Observing Log for 2006-12-16

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Location: Billingborough (South Lincolnshire, UK)
From: 2006-12-16 12:20 UT
To: 2006-12-16 12:25 UT
Equipment: Solarscope
Naked Eye
Temperature: 6.9C ...
Dew Point: 3.7C ...
Humidity: 80% ...
Wind Speed: 0.8mph ...
Wind Dir: West ...
Pressure: 1017.9hPa ...

Very clear day. Took the Solarscope out to do a quick sunspot count.


From: 2006-12-16 12:20 UT
To: 2006-12-16 12:25 UT

Active area 930 was still visible although somewhat foreshortened due to getting closer to the limb of the Sun. Today I could only make out a single large spot. The penumbra around it was just about visible.

This was the first observation of 930 where I was unable to see it with the naked eye (via eclipse shades).

Location: Woodland Waters (South Lincolnshire, UK)
From: 2006-12-16 19:00 UT
To: 2006-12-16 23:50 UT
Equipment: Antares 905
Naked Eye

Very clear and cold night. Arranged to meet up with John Turner at Woodland Waters to try it out as an observing location. I took along my Antares 905 and John brought his Sky-Watcher Explorer 130M mounted on an EQ5 mount.

A Leisurely View of Various Objects

From: 2006-12-16 19:00 UT
To: 2006-12-16 23:50 UT

We got to the observing location at around 19:00 UT to find reasonable clear skies with no sign of any cloud anywhere. Some time was spent finding a location and setting up and then the rest of the evening was spent chatting and having a leisurely view of random sights in the sky.

I started with a quick view of M42. Orion was still quite low at the time and the view wasn't very impressive. With the 32mm eyepiece and the 905 I could only just make out the glow of the nebula with averted vision. I decided to come back to it when Orion was higher.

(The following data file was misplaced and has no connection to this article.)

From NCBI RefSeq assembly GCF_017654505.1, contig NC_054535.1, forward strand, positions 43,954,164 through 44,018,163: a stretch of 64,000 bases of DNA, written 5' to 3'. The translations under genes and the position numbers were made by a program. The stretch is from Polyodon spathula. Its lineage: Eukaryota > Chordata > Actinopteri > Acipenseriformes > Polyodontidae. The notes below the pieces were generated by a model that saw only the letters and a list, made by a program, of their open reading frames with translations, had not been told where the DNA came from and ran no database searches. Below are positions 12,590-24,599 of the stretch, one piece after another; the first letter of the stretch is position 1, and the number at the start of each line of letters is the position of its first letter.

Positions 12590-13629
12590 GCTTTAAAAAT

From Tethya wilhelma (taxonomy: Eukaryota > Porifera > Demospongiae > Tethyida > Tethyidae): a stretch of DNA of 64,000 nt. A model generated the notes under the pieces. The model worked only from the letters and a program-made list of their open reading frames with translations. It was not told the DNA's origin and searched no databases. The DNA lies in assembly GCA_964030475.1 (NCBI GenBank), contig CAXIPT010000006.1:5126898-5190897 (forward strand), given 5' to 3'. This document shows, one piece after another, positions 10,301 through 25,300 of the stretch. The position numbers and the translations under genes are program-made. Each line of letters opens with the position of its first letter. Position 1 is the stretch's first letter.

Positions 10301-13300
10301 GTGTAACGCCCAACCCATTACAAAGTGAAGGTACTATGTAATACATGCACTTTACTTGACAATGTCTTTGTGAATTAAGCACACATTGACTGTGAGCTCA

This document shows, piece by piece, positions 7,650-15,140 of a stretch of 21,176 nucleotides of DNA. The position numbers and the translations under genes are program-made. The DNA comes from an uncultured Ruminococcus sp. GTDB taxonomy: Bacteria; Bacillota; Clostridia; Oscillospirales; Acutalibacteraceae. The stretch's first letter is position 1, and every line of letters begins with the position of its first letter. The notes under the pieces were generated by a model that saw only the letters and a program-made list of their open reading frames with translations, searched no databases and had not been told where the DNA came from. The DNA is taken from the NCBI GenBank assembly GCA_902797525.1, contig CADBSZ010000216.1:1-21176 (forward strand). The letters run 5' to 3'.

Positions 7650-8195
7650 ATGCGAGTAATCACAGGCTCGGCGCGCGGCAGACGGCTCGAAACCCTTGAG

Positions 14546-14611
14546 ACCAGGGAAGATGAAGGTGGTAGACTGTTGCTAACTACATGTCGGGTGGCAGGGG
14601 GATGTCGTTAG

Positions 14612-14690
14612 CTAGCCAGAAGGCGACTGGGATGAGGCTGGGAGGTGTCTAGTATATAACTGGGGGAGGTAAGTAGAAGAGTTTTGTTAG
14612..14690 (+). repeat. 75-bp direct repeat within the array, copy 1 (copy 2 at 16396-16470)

Next I had a quick look at M45. I noticed that the seeing seemed very steady.

I then went on to have a look at M1. This was the first time I'd had a look at it in over a year and it was also the first time I'd observed it with the 905. The view was more or less the same as I remember from the last time — an indistinct patch of glowing sky that was best noticed with averted vision.

At 20:30 UT I saw a very bright and fast meteor travel north to south just below Taurus.

I then had a quick look at M36, M37 and M38 via the 905. All looked very clear and very steady with many individual stars visible. It was quite a different view from that that I've previously had in a binocular. With a binocular I'd previously noted that the clusters had the appearance of globular clusters but via the 905 it was very obvious that I was looking at open clusters.

At around 21:15 UT I returned to M42. By now Orion was higher and the view was much better. With the 905 and the 32mm eyepiece the nebula easily withstood direct vision. Quite a bit of detail was visible, it had quite a mottled appearance. I then dropped the 6mm eyepiece in the 905 and could easily pick out the trapezium.

During the next hour I kept going back to M42 and noted that the view kept improving as it got higher in the sky. Had it not been for the dampness (quite a bit of dew was forming) I'd probably have had a go at producing a sketch.

At around 22:23 UT Saturn was starting to rise above some trees near us. I had a quick look with the 905 and the 6mm eyepiece. The view wasn't that good due to it still being quite low, being viewed amongst the top branches of the trees and also due to some thin cloud started to get in the way. I could, however, easily make out the rings and a hint of the shadow of the rings. There was no sign of the Cassini Division. Titan was easily visible too.

Around 23:19 UT John suggested that I try and locate M81 and M82 in the 905. Using the 32mm eyepiece I pointed the 'scope at about the right location (working off 24 Ursae Majoris) and found them right away. The sight was far more impressive than I thought it would be. M81 had an elliptical appearance, as if I was seeing a galaxy partially tilted towards me, whereas M82 looked more like it was edge on and appeared to have a kink in it. The following evening I did some checking in a couple of books and the impression I had of them appears to perfectly fit the images.

At around 23:50 UT we started to pack up the equipment. All in all I'd say it was one of the best sessions I've had yet. While I didn't have any kind of observing plan, and while my notes weren't as detailed as they normally are when I observe alone, it was nice to share views and impressions with another observer. It was also nice to observe a largely unobstructed sky.

Page last modified: 2013-04-09 09:19:19 UT
Dave Pearson <davep@davep.org>
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